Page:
Was Bryan a fundamentalist? In the fullest sense of the book "The Fundamentals," no, but in a narrow sense, yes. In a vaguer sense, just like the members of the conservative wing of Lutheranism in which I grew up? Yes. Bryan might not preach hellfire to or about Catholics in public, but who knows what he thought in private. He was a biblical literalist. So, Kazin's "no" must be taken as a split verdict. The problem is, that Kazin doesn’t note the difficulty with analyzing Bryan as a fundamentalist today apples in a self-referential way. Just as Bryan didn’t have the politics of today’s fundamentalists, the fundamentalists 100 years ago. The lynchpin of “The Fundamentals” was not politics, but German-based higher criticism. Though we don’t have layman Bryan on record about higher criticism, he surely rejected it.
To wrap up, it seems that Kazin has a soft spot for Bryan — and enough of one that, on fundamentalism, and a few other things, he gave him a bit of a pass. (Other critics here have said that he does that with Bryan's racism, too. One or two other critics argue the other way, but even an occasional Southern politician explicitly denounced the Second Klan, for example.) Bryan leading the effort to BLOCK Klan condemnation in the 1924 Democratic platform does get mentioned, as does his undercount of Second Klan membership, but? "Mention" is all it gets.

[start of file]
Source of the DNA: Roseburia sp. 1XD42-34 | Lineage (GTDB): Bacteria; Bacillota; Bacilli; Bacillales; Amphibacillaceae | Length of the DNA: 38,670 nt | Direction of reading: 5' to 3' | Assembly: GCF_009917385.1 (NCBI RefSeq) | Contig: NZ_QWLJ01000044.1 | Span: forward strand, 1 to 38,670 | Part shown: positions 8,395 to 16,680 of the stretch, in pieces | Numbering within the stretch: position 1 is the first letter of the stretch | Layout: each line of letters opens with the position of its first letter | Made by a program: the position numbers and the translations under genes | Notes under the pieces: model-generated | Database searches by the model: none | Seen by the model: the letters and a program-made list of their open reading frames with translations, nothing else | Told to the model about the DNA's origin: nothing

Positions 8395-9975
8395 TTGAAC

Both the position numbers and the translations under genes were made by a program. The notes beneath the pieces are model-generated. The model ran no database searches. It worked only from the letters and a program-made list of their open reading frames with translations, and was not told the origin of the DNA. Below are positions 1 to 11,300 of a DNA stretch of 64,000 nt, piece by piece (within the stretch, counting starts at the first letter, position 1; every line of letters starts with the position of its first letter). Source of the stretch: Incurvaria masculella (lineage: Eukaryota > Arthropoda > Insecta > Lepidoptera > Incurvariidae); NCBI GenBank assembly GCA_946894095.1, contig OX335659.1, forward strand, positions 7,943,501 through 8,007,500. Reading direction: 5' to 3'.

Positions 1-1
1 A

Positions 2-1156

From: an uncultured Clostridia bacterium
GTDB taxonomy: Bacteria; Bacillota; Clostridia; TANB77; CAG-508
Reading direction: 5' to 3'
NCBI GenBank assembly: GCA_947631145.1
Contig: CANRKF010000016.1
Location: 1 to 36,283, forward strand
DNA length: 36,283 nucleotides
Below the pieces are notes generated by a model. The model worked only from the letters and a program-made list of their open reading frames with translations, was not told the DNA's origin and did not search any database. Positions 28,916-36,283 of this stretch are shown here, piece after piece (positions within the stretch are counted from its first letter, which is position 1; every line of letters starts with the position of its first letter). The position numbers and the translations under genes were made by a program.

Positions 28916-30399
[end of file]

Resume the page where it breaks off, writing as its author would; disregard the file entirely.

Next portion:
Here's another way of presenting it, and why I don't think this charge against Kazin is too harsh.
To look at a direct political contemporary? Eugene Debs evolved on many things, including race. (His original union, the American Railway Union, was segregated at first.) In prison — the WWI-related imprisonment, not his early one — he had his eyes opened about racial sentencing disparity — and talked about it.
Bryan never evolved.
Beyond the review, for today?Kazin is a DSA Rosey, and per his Wiki bio, I am assuming some sort of sheepdogger against non-duopoly leftists. Given that, it's no wonder he doesn't want to compare Bryan to Debs more. And, related to that, I forgot that he had a less-than-stellar essay in Myth America. This Slate piece has more. And, that is why I suspect that Kazin wouldn't like the light bulb of this non-duopoly leftist seeing William Jennings Bryan, and his legend vs. reality, closely paralleling that of St. Bernard of Sanders. And, his latest book, of last year, "What it Took to Win," appears to be sheepdogging writ large across party history, per at least one 3-star review. Per others, it seems like, per Dolly Parton, he tried to pack 10 pounds of potatoes in a 5-pound sack.